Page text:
Feeding the Worms in a Worm Farm

Tuesday, May 1, 2012
Naturally composting waste, providing an organic material that enriches soil and even giving hobbyists and fisherman with live bait. It is these that are the all causes of worm farming. Attending to the worms in a worm farm is usually quite simple but there some rules of thumb to follow. Proper feeding is significant for the health of the worms, and as a consequence important for the health of the farm.

Worms are fed a mixture of foodstuffs, and nonfood items, for composting. Some food type items that can be provided are fruits, vegetables, greens, bread products, cereals, tea bags, coffee grounds and filters and egg shells. The worms will eat just about anything so it is imperative to know which foods are right and why.

Fruits and vegetables are easily composted by the worms. The essential thing to don't forget when serving vegetables and fruit is the mass of the portions. Fruit pieces should be cut because of 1/2 inch pieces or slices. Smaller pieces will be consumed more rapidly. Food blended up with water will in addition help the worms find the produce and consume it faster.

Fruits and vegetables are highly nutritious. Worms that are fed a proper diet will successively produce a nutrient rich substance that is good for crops, gardens, flower beds and even indoor flower pots. Some nonfood items that can be proposed to worms for composting are paper products, cotton rags, hair clippings, leaves and soaked cardboard. A pizza box that has been torn up and soaked is a fantastic treat for worms.

When offering leaves to a worm farm, be cautious to only ever use products that contain never been treated with chemical substances. For the safety of the worms, grass clipping and other yard clippings should be avoided in case chemical substances have been used.

Dog and cat droppings can be used in a worm farm with care. Cats and dogs that make been dewormed recently will have the substance within their bodies. The medicine used for deworming can be excreted in the droppings. If fed to the worms, the droppings can kill the worms quick. If a pet has been dewormed recently, avoid using the droppings in the worm farm.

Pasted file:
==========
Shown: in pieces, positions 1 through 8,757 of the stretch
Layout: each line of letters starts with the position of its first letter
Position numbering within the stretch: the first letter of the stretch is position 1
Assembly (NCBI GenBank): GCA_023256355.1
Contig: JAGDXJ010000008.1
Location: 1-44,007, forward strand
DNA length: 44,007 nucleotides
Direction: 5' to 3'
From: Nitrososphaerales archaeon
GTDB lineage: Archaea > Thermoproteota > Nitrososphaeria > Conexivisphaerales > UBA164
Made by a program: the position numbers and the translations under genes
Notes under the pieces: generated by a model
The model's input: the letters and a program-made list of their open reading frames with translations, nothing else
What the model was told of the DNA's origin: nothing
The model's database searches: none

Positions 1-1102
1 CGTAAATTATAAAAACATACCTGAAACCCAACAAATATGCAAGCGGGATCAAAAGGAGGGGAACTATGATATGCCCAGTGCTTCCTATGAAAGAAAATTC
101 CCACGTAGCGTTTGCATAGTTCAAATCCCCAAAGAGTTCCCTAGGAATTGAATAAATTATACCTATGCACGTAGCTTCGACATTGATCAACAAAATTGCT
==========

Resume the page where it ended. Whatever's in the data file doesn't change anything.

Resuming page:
Care should likewise be taken when offering cat droppings from a refuse box. Inorganic litters are unsafe for the worms. If your plan is to use the worms to compost the droppings, using a natural and organic bedding material will keep the worms happy.

While the're many foods that could be provided readily, there are, in addition those that should be avoided. Care ought to always be taken with items that have been treated with chemicals, drugs or other substances that may prove detrimental.

Meats ought not to be offered to the worms in a worm farm. Being voracious eaters, the worms will gladly consume whatever meat is put up. The problem with meat is with the pests it will appeal to. Flies and maggots will be found in a worm farm that uses meat and the best way to get rid of these pests is to eradicate the application of meat.

Citrus fruits, onions and garlic shouldn't be used either. The worms appear to get the smell of these things offensive. Most worms will try to get away the bin to get away from the smell. Dairy products will also attract unwanted guests into the worm farm. One other problematic issue with serving dairy products is the foul smell that is emitted as it rots.

Feeding worms is a pretty easy job. The key is to know which items are good and which are bad for the health of the worms. Another point to always remember is to not over feed. New worms should be fed in small amounts when they are turning into established within the farm. Once settled, the amount can be increased in time.

Over feeding results in problems such as foul smells and pests. Keep feeding down to a nominal amount, offering new food only when the old food supply is running low. Worms can eat over half themselves weight in food each day. The worm population can double every few months. Overfeeding can result in an issue but keep watch over the people as well to be sure that underfeeding isn't an issue.

A full worm population is a happy worm population. Happy worms produce a great deal of naturally composted, healthy castings for soil enrichment consequently keeping the worm farmer happy as well.